"Heavenly Bodies: Fashion and the Catholic Imagination" received its 1 millionth visitor at The Metropolitan Museum of Art this week, registering attendance records for both The MET and its Costume Institute. "Heavenly Bodies" is a record breaker for a Costume Institute exhibition and lands as The Met's third most overall attended exhibition ever, according to the New York art museum.

After the exhibition registered its 1 million visitor on August 23, 2018, "Heavenly Bodies" bumped "The Vatican Collections" (1983) from the museum's third most popular show and sits behind "Mona Lisa" (1963) as the second most popular exhibition. The Met's most well attended show is "Treasures of Tutankhamun" (1978), which saw 1,360,957 people viewing the show, according to The Met.

"Heavenly Bodies" continues a banner year for The Met in relation to attendance. In the fiscal year that ended June 30, 2018, The Met welcomed more than 7.35 million visitors to its three locations—The Met Fifth Avenue, The Met Cloisters, and The Met Breuer. It was the highest fiscal year attendance in the Museum's recorded history, due in part to attendance for "Michelangelo: Divine Draftsman and Designer," which brought in more than 700,000 visitors while on view from November 13, 2017 to February 12, 2018, making it the 10th most attended show in The MET's history.

"Heavenly Bodies" is the largest exhibition that either The Costume Institute or The Met has ever mounted. Opening on May 10, 2018, the exhibition spans 60,000 and is set across 25 galleries. The show can be found in The Met Fifth Avenue's medieval galleries, Mary and Michael Jaharis Galleries for Byzantine Art, part of The Robert Lehman Wing, and the Anna Wintour Costume Center. The show is also presented at The Met Cloisters in northern Manhattan. It is organized by Andrew Bolton, Wendy Yu Curator in Charge of The Costume Institute.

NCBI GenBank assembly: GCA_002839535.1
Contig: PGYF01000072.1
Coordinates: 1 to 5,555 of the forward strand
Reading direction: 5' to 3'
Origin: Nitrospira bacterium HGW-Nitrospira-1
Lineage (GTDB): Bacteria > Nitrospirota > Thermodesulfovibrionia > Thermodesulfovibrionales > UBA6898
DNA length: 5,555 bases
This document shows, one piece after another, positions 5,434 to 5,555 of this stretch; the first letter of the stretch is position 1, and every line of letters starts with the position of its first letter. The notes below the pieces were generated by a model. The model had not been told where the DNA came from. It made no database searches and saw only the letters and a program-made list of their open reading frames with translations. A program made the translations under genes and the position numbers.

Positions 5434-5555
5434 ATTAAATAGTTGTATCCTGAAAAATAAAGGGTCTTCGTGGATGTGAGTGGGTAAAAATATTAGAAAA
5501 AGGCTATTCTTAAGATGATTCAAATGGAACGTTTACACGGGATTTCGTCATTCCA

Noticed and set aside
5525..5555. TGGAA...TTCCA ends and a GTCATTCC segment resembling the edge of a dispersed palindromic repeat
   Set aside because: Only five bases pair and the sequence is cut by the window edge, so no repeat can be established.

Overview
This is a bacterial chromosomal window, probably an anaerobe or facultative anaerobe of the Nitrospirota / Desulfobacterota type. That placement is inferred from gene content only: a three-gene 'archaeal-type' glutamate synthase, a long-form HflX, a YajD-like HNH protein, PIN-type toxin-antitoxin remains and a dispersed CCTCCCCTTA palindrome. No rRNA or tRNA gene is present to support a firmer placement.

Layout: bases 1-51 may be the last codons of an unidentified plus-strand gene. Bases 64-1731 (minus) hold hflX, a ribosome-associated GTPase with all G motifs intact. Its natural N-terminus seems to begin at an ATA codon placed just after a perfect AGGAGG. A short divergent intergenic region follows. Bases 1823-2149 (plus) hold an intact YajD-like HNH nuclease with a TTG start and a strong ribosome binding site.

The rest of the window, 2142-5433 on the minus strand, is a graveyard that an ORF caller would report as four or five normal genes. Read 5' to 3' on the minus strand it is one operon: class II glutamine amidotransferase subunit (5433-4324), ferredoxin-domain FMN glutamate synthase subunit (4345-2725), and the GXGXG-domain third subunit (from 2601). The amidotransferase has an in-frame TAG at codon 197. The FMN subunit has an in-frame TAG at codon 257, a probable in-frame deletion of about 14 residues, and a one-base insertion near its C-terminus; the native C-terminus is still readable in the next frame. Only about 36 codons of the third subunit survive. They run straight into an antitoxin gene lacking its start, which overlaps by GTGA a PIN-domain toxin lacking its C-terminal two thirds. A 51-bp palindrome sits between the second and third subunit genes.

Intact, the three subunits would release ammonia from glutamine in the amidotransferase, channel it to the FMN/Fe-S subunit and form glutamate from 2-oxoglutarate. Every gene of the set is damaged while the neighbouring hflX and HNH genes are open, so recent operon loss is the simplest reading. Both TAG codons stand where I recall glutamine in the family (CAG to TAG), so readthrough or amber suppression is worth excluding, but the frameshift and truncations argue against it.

The exhibition presents a dialogue between fashion and masterworks of medieval art in The Met collection and examines fashion's ongoing engagement with the traditions of Catholicism. A group of papal robes and accessories from the Vatican are centerpieces and help to highlight the lasting influence of liturgical vestments on designers. There are 42 ecclesiastical masterworks from the Sistine Chapel sacristy presented in the show, many which have never been seen outside the Vatican.


"Heavenly Bodies: Fashion and the Catholic Imagination," installation view, Medieval Sculpture Hall Gallery at The MET. © The Metropolitan Museum of Art. Courtesy of The MET.


The Costume Institute organizes one or two shows annually at The Met. The collection encompasses over 35,000 costumes and accessories representing seven centuries of fashionable dress, regional costumes and accessories from five continents from the 15th Century to the present day. The collection is not typically on view because of the fragile nature of textiles but The MET offers two tours that discuss costume history in relation to works on view in the museum. Click here for details.


BASIC FACTS: "Heavenly Bodies: Fashion and the Catholic Imagination" remains on view through October 8, 2018 at The Met Fifth Avenue and The Met Cloisters. The MET Fifth Avenue is located at 1000 Fifth Avenue, New York, NY 10028. The Met Cloisters is located at 99 Margaret Corbin Drive, Fort Tryon Park, New York, NY 10040. www.metmuseum.org.


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